In Summary

About 40 per cent of Uganda’s national recurrent budget is financed by donors. Edward Baliddawa explores why this has been the case, its impact and how it can be reversed.

There are crucial things that must be addressed. I shudder when national leaders allow to be conditioned to believing that there are things they shouldn’t be talking about or offering any opinion on! As an educated person who believes in positive transformation of my country at least during my lifetime, I find this national apathy to things not only disturbing, but also disappointing.

As the country prepares itself to receive the national budget for FY 2018/2019 in the coming days, the question is: How far we might have come to making our national budget self-sustaining?
One of the easiest indicators for this is to know how much of our national recurrent budget is financed by our own internally generated revenue.

Recently, President Uhuru Kenyatta revealed that the Kenyan national recurrent budget is 100 per cent financed by Kenya’s internally generated revenue. This means the salaries of all the civil servants of Kenya are paid by the Kenyan generated income from taxes of Kenyan taxpayers. This is a stark contrast to Uganda, where up to 40 per cent of our national recurrent budget is financed by donors.

If the donors withhold their funding for whatever reason, the net effect is that many of our salaried civil servants don’t get paid!
But why do we perpetually find ourselves in this kind of risky situation?
In another press interview recently in Nairobi, he revealed that Kenya exports goods worth $700m (Shs2.6 trillion) to Uganda every year, while Uganda exports to Kenya goods only worth $150m (Shs571b)!

In other words, Uganda has a trade imbalance with Kenya of $550m (Shs2.1 trillion) every year! No wonder in any given supermarket or shop in any location in any part of Uganda, the largest amount of commodities will be from Kenya. These would range from Unlivear products such as Margarine, bathing soap (such as Geisha, Imperial, Lifebouy), washing soap (such as OMO and Ariel), cooking oil, kimbo, ketch up, food spices, curry powder, sanitary pads, vim, mosquito repellants, baking flour, baking powder such as sodium bicarbonate, processed juice drinks, gums (such as orbit), pain killers (such as panadol, hedex and action), razor blades, shoe polish, safety pins (ebikwaaso), match sticks and many others.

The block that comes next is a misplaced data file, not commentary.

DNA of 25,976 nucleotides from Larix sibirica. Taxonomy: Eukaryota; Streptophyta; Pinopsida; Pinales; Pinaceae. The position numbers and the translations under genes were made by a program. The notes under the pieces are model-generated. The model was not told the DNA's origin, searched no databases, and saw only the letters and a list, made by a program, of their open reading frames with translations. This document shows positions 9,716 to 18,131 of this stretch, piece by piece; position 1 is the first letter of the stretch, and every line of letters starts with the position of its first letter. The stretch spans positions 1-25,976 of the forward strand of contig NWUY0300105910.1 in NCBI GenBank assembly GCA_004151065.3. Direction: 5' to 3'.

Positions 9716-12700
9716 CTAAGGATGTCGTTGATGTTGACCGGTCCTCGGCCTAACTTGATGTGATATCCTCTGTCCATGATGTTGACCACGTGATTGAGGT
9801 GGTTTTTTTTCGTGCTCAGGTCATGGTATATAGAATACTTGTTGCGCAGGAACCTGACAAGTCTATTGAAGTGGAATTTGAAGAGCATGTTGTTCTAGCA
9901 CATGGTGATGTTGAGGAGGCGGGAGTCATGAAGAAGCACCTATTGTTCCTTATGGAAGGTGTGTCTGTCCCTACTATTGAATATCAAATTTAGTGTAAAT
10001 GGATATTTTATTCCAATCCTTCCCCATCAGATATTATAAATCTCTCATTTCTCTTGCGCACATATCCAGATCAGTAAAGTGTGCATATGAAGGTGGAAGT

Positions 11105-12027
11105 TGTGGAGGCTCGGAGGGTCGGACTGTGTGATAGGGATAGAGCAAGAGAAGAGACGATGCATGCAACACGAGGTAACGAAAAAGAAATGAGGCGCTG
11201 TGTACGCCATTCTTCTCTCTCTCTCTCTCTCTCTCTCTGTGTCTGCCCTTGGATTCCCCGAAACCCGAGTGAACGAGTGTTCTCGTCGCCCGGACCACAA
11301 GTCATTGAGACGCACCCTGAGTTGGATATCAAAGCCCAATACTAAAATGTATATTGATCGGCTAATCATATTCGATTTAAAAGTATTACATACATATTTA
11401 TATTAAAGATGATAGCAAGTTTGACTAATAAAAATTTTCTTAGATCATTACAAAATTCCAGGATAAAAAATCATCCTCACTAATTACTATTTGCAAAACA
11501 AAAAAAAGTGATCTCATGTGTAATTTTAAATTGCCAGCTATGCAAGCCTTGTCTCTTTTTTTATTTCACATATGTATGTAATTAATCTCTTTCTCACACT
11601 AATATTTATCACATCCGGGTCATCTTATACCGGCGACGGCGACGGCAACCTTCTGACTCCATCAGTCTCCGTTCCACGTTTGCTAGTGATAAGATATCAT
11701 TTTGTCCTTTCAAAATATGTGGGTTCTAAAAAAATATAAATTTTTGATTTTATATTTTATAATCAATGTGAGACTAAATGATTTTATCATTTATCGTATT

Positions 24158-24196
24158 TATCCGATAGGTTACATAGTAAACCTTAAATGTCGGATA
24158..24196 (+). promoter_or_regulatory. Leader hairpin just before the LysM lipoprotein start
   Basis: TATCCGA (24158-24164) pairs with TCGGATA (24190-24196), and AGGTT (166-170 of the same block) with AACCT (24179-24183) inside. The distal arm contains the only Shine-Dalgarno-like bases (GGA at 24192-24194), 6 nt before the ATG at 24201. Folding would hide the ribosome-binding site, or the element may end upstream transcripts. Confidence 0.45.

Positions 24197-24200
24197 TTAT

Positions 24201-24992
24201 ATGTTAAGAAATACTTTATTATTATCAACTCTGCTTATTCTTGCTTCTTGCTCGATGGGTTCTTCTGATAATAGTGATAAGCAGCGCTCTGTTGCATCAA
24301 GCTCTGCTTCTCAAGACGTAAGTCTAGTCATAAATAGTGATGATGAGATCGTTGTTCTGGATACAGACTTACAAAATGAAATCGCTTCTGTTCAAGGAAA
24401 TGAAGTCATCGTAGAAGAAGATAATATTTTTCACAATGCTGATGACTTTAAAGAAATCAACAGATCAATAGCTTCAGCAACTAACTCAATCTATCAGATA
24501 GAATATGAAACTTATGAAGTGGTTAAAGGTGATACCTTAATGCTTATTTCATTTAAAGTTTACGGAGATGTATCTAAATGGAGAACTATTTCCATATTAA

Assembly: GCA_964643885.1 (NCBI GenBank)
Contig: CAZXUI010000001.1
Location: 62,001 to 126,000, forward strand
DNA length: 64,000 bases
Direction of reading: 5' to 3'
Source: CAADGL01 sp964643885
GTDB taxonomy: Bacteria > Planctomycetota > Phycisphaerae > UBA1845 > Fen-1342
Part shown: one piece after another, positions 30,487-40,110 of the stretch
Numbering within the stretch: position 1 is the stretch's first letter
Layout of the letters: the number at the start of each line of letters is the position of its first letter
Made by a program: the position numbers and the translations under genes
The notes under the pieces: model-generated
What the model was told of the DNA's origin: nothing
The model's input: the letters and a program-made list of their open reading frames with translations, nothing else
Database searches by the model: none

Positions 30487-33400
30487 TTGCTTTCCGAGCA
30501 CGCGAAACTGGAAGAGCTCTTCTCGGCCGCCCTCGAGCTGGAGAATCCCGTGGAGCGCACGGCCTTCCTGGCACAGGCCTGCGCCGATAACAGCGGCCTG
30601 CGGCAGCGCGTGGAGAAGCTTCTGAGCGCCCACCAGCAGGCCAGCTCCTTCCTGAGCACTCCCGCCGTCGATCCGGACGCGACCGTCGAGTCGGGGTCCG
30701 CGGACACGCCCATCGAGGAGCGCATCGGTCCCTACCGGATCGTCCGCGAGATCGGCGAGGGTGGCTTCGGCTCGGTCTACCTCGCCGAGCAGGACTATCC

However, when the NRM government took over in 1986, there were no consumables in the Uganda shops. Everything was being brought in from Kenya. But with determination and government intervention, production for certain products was supported and resumed. Some of those that benefited from this effort by the NRM government are, Kakira Sugar Works and Mehta Groups in Lugazi who started sugar production, Mukwano Group for cooking oil and soap, Crown Beverages and East African Beverages for sodas and beer, respectively.

But somehow along the way, the government focus on ensuring that there is production of the essential commodities was lost. Even after three decades of this revolution, we are still relying on other countries to furnish us with commodities that make up our daily household requirements!

But those commodities mentioned above are not the only ones imported for our daily households needs. The list for goods from other places including China, UAE, South Africa and India.
In essence, our list of imports from Kenya, China, India and UAE is endless and so is our dependence on these countries’ goodwill and economic stability.

Interestingly, we as a country have little if not nothing, to export to those countries. Hence, our trade imbalance or deficit is not with only Kenya, but with everyone else!